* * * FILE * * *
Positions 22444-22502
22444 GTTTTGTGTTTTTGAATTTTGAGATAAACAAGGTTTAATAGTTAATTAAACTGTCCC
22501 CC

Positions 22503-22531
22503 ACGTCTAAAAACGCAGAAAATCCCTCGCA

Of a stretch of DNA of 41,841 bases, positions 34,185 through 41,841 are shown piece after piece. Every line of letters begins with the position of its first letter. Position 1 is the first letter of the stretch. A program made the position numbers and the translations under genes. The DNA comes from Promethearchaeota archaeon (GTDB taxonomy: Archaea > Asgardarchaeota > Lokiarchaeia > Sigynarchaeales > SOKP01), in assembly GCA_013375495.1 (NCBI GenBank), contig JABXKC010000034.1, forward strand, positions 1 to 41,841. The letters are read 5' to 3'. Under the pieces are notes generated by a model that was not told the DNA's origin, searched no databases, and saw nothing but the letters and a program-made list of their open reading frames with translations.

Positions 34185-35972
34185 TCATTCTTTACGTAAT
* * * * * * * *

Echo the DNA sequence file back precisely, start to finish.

Positions 22444-22502
22444 GTTTTGTGTTTTTGAATTTTGAGATAAACAAGGTTTAATAGTTAATTAAACTGTCCC
22501 CC

Positions 22503-22531
22503 ACGTCTAAAAACGCAGAAAATCCCTCGCA

Of a stretch of DNA of 41,841 bases, positions 34,185 through 41,841 are shown piece after piece. Every line of letters begins with the position of its first letter. Position 1 is the first letter of the stretch. A program made the position numbers and the translations under genes. The DNA comes from Promethearchaeota archaeon (GTDB taxonomy: Archaea > Asgardarchaeota > Lokiarchaeia > Sigynarchaeales > SOKP01), in assembly GCA_013375495.1 (NCBI GenBank), contig JABXKC010000034.1, forward strand, positions 1 to 41,841. The letters are read 5' to 3'. Under the pieces are notes generated by a model that was not told the DNA's origin, searched no databases, and saw nothing but the letters and a program-made list of their open reading frames with translations.

Positions 34185-35972
34185 TCATTCTTTACGTAAT